Can Chinese Individuals Request the Restitution of Chinese Cultural Relics in Japan?: A Revisit under International Law

Author:Hui Zhong
Pages:179-180
SUMMARY

During the Japanese Occupation of China (1931-45), countless Chinese cultural relics were simply destroyed or looted in accordance with Japan's notorious 'Three Alls Campaign,' also known as 'Burn all, loot all, and kill all'. Due to the 1972 Japan-Chian Joint Communiqu?, however, the Chinese Government renounced its demand for war reparation from Japan. The question then becomes whether, when... (see full summary)

 
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China: Restitution of Cultural Relics in Japan 179
X JEAIL 1 (2017)
Hui Zhong
During the Japanese Occupation of China (1931-45), countless Chinese cultural
relics were simply destroyed or looted in accordance with Japans notorious Three
Alls Campaign, also known as Burn all, loot all, and kill all. Due to the 1972
Japan-Chian Joint Communiqué, however, the Chinese Government renounced its
demand for war reparation from Japan. The question then becomes whether, when
the Chinese Government renounced its claims for war reparations in a peace treaty.
Chinese individuals still have a means to vindicate their rights to request restitution
of Chinese cultural relics from Japan. The primary purpose of this research is to tackle
two questions: First, was the taking of Chinese cultural relics during the Japanese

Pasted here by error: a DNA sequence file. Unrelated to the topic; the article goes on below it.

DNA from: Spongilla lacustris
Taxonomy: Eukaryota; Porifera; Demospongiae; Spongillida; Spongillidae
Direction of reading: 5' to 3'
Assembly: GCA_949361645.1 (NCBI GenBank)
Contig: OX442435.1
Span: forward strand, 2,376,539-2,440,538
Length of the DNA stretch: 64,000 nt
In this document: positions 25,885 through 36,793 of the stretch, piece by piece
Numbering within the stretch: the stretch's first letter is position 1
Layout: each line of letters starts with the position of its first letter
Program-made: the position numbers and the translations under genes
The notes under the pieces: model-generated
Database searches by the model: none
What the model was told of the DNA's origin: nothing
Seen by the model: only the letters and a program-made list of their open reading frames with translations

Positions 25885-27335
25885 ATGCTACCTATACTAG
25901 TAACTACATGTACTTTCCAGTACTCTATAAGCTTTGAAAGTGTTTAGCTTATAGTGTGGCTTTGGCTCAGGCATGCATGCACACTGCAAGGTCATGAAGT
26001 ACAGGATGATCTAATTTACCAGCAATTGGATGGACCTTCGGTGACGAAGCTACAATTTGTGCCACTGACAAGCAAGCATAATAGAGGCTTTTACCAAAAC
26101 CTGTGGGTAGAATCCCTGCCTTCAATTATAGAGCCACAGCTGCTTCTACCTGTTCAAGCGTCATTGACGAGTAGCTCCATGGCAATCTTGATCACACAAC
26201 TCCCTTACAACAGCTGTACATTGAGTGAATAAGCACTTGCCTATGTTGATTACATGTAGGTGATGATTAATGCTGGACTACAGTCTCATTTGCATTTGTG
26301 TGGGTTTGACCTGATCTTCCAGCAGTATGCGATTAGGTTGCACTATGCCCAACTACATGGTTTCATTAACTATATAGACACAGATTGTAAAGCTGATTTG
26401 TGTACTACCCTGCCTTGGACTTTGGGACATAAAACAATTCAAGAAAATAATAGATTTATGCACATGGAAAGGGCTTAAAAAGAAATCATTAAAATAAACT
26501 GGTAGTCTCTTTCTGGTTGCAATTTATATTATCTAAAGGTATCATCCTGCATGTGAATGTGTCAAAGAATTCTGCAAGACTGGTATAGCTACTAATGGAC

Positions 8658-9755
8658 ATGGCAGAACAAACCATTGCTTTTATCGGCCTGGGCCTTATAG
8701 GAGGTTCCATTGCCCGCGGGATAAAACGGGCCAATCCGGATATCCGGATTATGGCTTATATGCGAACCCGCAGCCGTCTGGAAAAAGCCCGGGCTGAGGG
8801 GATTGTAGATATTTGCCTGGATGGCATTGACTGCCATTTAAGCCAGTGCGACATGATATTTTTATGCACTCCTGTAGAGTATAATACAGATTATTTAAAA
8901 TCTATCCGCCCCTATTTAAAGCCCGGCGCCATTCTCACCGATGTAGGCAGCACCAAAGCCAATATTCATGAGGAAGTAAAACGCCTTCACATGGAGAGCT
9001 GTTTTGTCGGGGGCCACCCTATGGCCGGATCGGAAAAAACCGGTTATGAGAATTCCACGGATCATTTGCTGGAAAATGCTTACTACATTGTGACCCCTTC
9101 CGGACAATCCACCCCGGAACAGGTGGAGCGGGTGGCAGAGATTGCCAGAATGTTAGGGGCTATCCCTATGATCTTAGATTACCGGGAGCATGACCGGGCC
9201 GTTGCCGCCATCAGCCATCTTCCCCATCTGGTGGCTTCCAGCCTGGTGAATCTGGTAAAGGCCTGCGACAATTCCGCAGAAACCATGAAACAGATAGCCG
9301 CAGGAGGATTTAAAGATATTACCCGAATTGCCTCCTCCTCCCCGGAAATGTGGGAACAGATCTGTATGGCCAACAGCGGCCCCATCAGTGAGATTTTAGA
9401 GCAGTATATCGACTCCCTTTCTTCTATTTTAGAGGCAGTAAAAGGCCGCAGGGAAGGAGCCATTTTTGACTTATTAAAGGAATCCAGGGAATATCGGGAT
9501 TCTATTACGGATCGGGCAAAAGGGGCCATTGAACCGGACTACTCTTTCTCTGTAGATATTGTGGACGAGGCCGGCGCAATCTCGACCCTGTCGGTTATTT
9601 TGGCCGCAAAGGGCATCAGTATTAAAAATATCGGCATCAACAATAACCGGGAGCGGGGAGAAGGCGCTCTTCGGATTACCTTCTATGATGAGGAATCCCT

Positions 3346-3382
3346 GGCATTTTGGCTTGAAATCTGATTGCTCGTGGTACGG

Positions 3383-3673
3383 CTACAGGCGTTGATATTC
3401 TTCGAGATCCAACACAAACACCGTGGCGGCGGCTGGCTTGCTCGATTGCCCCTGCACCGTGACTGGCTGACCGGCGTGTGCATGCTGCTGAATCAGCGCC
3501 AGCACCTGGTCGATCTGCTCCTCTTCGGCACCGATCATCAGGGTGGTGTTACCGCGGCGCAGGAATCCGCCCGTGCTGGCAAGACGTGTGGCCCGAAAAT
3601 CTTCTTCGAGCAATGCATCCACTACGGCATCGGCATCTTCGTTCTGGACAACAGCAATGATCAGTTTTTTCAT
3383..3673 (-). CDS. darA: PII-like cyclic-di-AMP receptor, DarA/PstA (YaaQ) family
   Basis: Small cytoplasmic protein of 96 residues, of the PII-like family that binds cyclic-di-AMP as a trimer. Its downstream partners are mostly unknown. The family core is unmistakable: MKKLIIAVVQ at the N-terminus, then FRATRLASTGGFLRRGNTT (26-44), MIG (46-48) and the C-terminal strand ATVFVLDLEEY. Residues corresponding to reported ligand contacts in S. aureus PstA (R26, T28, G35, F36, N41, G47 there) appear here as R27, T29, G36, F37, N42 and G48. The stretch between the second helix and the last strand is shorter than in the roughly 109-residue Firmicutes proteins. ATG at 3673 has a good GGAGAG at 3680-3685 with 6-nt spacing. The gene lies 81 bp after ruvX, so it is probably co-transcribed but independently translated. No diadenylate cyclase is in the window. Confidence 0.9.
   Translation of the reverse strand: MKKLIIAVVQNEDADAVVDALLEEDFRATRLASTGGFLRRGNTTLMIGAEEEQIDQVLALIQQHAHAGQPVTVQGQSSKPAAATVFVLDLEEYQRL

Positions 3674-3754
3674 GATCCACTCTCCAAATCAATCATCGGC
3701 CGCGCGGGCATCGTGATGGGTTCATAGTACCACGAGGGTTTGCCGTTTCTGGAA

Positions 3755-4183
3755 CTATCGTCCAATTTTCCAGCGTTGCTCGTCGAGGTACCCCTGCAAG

Occupation prohibited by law? Second, can the Chinese individuals legally require
the restitution of looted cultural relics? This paper handles a case of a 1300-years old
Tang dynasty stele in Japan which has been asked to hand over to China since 2014.
Keywords
Chinese Cultural Relics, Japanese Occupation, Restitution and Individual
Requests
Can Chinese Individuals
Request the Restitution of
Chinese Cultural Relics
in Japan?: A Revisit under
International Law
Research Fellow at TC Beirne School of Law at the University of Queensland. LL.B. (Guangdong Univ. of Foreign
Studies), Ph.D. (Queensland). ORCID: http://orcid.org/0000-0003-4103-6328. This paper is fully revised and updated
version of the author’s doctoral dissertation presented to the graduate committee of the University of Queensland,
Australia. The author may be contacted at: hui.zhong@uq.net.au / Address: TC Beirne School of Law, Forgan Smith
Building, St Lucia Campus, Queensland, Australia.
DOI: http://dx.doi.org/10.14330/jeail.2017.10.1.09

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